Performances showcase campus cultural diversity

Tyler McNeil
Managing Editor

culturalfairTony|Hudsonian Student

Last Wednesday, performers shared and connected with their cultures from around the world through music, dance and fashion.
“It honestly think that the performances gave me life,” said A’cynee Edmundson, Foreign Language & Culture Club vice president, who co-hosted the second annual Cultural Pride Night.
Edmundson believes the performances made up for all of the difficulties prior to the event.
“It may have not been put together perfectly, but it was perfect to me in my opinion,“ said Edmundson.
Before the show progressed, Sophia Jamil, biology student, was unsure about the event’s outcome. Music didn’t turn on for over a minute due to technical difficulties at the start of the performance, and the crowd was smaller than Jamil expected.
“When you’re doing culture club like this, you have all this food and all these amazing performances, and all of these people like me staying after until like 9:30 to practice all of these dances. I feel like it’s unfair that there isn’t much advertising about it,” Jamil said.
Despite low attendance, Professor Jonathan Ashton, who played violin at the event, felt spiritually connected with generations of people he has never met.
“Just the energy that comes from connecting my heritage through my Irish and Scottish roots is definitely something that has been attractive to me,” he said.
While Ashton connected with his roots overseas, Student Senate president Everett McNair spent time performing an piano ode to his local roots.
“I thought ‘I’m from New York and I’m a New Yorker’ so I thought that be something that we all have in common that I could share with everyone,” he said.
Traveling across the world prior to attending Hudson Valley, Manik Elahi, co-host, felt close-to-home onstage during the event. He discussed current events such as a recent Taliban bombing in Pakistan where Elahi lived for several years. Elahi mentioned a lack of media coverage for the attacks.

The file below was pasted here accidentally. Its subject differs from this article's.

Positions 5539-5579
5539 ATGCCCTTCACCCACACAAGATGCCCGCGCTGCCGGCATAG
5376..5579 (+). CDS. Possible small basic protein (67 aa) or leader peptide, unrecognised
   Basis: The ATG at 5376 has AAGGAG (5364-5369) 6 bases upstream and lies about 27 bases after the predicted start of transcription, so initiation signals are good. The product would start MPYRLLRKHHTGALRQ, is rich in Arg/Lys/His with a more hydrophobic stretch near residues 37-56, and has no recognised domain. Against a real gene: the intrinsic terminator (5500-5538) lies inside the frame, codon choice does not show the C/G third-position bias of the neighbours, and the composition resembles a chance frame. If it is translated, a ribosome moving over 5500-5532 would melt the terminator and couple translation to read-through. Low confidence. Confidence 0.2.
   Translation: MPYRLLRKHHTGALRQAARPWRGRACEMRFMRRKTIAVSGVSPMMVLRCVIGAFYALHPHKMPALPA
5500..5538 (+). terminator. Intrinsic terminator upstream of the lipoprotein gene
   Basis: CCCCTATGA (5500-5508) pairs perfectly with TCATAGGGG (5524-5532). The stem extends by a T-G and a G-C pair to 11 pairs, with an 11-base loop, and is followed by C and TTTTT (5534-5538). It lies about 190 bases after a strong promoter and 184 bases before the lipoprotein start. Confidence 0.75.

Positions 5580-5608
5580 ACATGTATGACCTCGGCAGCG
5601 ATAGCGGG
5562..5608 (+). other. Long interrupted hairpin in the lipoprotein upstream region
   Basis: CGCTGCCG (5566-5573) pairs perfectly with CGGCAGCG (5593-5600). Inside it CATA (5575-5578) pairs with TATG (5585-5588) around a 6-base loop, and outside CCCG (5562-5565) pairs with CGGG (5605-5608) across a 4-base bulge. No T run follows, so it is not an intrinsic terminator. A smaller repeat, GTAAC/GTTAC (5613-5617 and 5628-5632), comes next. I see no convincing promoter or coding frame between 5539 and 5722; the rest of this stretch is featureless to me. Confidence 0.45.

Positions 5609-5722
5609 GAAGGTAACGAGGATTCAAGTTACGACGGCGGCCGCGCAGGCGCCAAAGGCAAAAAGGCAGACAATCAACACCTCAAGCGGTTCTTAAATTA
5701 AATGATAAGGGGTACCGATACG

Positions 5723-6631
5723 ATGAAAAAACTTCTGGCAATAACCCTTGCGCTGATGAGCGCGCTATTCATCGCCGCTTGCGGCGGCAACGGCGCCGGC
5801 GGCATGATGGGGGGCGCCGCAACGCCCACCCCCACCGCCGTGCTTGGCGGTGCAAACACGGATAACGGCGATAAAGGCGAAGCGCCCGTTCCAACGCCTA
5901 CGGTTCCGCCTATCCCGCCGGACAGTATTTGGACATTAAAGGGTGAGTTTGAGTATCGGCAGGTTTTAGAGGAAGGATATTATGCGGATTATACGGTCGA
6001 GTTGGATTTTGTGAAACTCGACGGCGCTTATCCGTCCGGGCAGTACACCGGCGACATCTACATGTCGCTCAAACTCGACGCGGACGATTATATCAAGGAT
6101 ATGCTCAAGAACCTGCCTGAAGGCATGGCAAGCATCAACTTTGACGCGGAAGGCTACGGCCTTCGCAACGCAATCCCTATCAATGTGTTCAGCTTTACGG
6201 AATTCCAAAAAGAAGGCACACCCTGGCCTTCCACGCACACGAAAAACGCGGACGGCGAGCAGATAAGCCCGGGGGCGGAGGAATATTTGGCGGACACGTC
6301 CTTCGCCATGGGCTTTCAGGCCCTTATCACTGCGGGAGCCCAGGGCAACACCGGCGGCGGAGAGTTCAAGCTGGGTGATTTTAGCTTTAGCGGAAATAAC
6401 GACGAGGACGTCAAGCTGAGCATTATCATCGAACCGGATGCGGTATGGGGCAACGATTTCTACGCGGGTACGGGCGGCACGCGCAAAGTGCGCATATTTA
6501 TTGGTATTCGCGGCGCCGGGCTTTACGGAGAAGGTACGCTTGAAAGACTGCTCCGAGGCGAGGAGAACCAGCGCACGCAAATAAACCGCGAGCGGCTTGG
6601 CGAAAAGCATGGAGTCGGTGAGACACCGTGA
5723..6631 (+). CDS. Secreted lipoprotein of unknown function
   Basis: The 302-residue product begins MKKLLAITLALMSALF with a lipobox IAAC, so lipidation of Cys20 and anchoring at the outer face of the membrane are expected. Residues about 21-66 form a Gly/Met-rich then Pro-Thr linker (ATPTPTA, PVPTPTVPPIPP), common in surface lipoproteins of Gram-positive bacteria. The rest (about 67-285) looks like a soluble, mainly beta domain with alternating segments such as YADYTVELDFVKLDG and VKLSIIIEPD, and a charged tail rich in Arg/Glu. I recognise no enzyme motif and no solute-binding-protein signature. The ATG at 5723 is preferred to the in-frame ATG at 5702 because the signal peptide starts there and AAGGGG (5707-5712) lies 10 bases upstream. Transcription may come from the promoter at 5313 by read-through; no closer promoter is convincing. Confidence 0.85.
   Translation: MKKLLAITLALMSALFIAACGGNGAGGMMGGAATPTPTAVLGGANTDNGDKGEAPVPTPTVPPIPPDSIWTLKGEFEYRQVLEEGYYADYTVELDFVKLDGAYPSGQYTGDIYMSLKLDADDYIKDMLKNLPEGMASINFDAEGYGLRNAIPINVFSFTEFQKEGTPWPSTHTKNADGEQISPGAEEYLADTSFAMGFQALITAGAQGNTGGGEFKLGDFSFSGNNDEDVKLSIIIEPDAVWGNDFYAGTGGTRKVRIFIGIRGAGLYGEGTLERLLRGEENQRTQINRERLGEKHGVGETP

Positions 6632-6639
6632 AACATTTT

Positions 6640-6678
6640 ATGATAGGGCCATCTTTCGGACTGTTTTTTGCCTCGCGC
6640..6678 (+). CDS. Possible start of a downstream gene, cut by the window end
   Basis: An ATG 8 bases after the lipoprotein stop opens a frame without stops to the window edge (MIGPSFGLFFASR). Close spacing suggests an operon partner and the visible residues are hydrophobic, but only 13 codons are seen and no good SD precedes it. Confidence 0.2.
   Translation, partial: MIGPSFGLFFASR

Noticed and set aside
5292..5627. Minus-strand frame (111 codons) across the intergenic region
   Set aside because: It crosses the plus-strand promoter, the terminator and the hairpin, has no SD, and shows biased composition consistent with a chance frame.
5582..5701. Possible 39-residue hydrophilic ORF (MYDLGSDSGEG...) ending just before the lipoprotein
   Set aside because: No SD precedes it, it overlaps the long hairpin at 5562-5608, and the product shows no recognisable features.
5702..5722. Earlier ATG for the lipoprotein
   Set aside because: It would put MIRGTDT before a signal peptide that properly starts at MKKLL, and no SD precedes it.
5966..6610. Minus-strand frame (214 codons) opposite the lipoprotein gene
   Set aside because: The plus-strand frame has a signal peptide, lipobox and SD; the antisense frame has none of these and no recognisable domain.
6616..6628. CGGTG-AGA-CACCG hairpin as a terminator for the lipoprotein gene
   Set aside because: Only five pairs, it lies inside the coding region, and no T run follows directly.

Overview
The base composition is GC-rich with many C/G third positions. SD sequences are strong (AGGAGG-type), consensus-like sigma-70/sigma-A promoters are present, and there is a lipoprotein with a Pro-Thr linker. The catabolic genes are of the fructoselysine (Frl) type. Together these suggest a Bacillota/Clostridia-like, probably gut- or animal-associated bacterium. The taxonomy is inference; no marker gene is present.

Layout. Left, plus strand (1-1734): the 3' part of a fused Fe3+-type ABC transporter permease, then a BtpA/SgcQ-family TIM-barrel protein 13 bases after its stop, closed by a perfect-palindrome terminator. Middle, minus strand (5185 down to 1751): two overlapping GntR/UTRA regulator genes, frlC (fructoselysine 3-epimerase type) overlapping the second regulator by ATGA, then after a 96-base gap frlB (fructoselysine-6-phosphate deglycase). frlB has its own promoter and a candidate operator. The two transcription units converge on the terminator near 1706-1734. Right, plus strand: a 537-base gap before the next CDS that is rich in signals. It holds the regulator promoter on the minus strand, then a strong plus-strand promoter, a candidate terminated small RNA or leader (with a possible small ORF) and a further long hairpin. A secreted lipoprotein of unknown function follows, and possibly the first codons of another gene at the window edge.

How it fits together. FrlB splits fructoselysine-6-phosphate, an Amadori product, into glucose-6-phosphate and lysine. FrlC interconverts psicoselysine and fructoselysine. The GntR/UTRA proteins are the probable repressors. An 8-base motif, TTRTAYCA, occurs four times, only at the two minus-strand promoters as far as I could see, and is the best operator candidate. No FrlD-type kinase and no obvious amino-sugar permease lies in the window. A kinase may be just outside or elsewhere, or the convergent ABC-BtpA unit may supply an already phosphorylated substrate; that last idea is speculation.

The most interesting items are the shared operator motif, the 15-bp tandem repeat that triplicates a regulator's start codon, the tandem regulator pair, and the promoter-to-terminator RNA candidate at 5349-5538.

“Why is there a double standard? That’s the question I ask,” said Elahi.
After the performances, a buffet was provided with international foods including chicken tikka masala and latkes. Last year’s buffet took 20 hours and three people to put together. According to John Poole, director of food services, because they knew some of the recipes from last year, this year’s buffet took less time despite serving more food.
“It’s [about] selecting the right recipes so you’re not insulting the dish,” said Poole.
The event made its debut last spring through the initiative of senior senator Bintou Cisse and Student Senate treasurer Fanny Motey.
At last year’s event, Motey said, “We wanted to make sure that this event would be so successful to the point that it will become a tradition at Hudson Valley.”
Shreshta Kota, president of the Foreign Language & Culture Club, was inspired to continue the event after participating last year. With the Foreign Language & Culture Club’s election later this month, she hopes next year’s officers will coordinate the event for a third time on campus.
“It was good [last year], but I want it to keep getting better every single year,” said Kota.

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